Rhine Crossing: The German Defenders

The 89th Division move to the Rhine had been so rapid that no time remained before the attack to assess with accuracy the strength of German forces waiting for them east of the Rhine. German units were observed busily preparing defenses, gun positions, on the steep hillsides and in riverside towns, among them Wellmich, St. Goarshausen, Kaub and torch.

What was discovered after the crossing was a sizeable but mixed, hastily assembled force. For the most part they were Luftwaffe antiaircraft battalions (withdrawn from defending cities) and hastened to the Rhine to fight as infantry. These were strengthened by many Wehrmacht units (of all kinds and mostly under strength but no infantry). These had escaped from the Rhineland battle (notably some good artillery battalions) and would fight again. Also identified were sizeable Volkssturm forces several training battalions, reports of the remnants of SS units, two German penal battalions, etc. A tank unit was observed, taken under fire near Wesel but not engaged.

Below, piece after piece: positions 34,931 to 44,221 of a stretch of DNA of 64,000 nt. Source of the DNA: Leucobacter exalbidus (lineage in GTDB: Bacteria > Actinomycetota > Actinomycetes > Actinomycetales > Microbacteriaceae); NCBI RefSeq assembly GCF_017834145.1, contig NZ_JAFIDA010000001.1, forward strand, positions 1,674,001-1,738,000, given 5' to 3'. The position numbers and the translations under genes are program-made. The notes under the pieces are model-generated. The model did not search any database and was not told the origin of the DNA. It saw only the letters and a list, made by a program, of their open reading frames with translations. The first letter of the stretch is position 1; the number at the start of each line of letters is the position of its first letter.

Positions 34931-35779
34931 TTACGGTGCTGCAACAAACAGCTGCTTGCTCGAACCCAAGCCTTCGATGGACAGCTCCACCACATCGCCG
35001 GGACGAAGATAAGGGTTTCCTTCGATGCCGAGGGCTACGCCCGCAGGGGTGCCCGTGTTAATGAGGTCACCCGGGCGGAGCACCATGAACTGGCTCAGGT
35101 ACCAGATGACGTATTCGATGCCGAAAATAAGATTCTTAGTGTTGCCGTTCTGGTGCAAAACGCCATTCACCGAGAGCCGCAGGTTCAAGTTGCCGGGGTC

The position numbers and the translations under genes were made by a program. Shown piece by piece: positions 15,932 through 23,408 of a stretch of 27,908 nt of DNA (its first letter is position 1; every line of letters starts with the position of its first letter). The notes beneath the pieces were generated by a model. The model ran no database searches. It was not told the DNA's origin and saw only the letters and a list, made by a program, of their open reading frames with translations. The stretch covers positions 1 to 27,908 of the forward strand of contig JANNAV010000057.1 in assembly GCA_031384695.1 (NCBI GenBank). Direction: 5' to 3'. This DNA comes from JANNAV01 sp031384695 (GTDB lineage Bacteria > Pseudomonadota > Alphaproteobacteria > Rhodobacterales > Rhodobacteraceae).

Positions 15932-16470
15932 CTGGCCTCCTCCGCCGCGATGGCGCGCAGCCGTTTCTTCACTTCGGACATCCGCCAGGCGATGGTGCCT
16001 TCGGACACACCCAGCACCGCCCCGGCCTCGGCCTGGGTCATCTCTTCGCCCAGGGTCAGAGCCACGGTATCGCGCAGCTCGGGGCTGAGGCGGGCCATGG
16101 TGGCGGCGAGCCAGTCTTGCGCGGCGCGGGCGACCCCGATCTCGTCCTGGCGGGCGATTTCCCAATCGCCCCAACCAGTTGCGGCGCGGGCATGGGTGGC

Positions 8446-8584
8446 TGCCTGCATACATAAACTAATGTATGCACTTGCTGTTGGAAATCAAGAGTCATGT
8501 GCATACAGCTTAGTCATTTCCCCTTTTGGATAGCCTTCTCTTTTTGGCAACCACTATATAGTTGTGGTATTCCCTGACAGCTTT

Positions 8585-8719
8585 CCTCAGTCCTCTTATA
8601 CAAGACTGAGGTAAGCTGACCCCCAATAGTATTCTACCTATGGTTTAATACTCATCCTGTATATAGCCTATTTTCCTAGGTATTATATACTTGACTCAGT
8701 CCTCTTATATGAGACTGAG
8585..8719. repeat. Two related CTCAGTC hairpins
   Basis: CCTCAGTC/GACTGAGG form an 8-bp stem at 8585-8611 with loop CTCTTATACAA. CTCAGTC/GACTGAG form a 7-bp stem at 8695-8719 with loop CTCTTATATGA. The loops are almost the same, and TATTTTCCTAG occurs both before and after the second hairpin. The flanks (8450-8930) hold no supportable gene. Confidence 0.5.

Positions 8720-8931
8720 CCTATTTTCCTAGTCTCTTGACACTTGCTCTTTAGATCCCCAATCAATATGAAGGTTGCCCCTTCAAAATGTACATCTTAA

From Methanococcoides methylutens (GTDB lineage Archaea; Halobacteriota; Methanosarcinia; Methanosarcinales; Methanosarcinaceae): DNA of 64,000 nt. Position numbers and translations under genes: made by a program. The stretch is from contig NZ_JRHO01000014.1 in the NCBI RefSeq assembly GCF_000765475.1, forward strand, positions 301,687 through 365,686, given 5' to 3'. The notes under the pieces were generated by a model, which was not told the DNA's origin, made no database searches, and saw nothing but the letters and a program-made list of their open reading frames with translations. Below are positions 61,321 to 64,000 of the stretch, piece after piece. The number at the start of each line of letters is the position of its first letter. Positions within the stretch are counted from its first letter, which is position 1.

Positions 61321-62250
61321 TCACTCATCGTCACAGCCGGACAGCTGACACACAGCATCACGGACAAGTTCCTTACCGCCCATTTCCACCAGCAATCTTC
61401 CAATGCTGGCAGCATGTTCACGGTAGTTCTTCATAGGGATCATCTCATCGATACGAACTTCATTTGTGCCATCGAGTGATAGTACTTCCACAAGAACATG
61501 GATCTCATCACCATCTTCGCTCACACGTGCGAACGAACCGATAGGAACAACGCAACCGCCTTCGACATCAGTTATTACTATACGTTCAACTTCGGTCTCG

The Germans were armed with small arms, machine guns, 20mm and 88 mm fire Antiaircraft guns and field artillery. Though outnumbered, the defenders were expected to fight strongly; for the Rhine line was Germany's final natural defense position in the West. If the Western Allies broke the defense crust of the Rhine, the gates of Germany were open.

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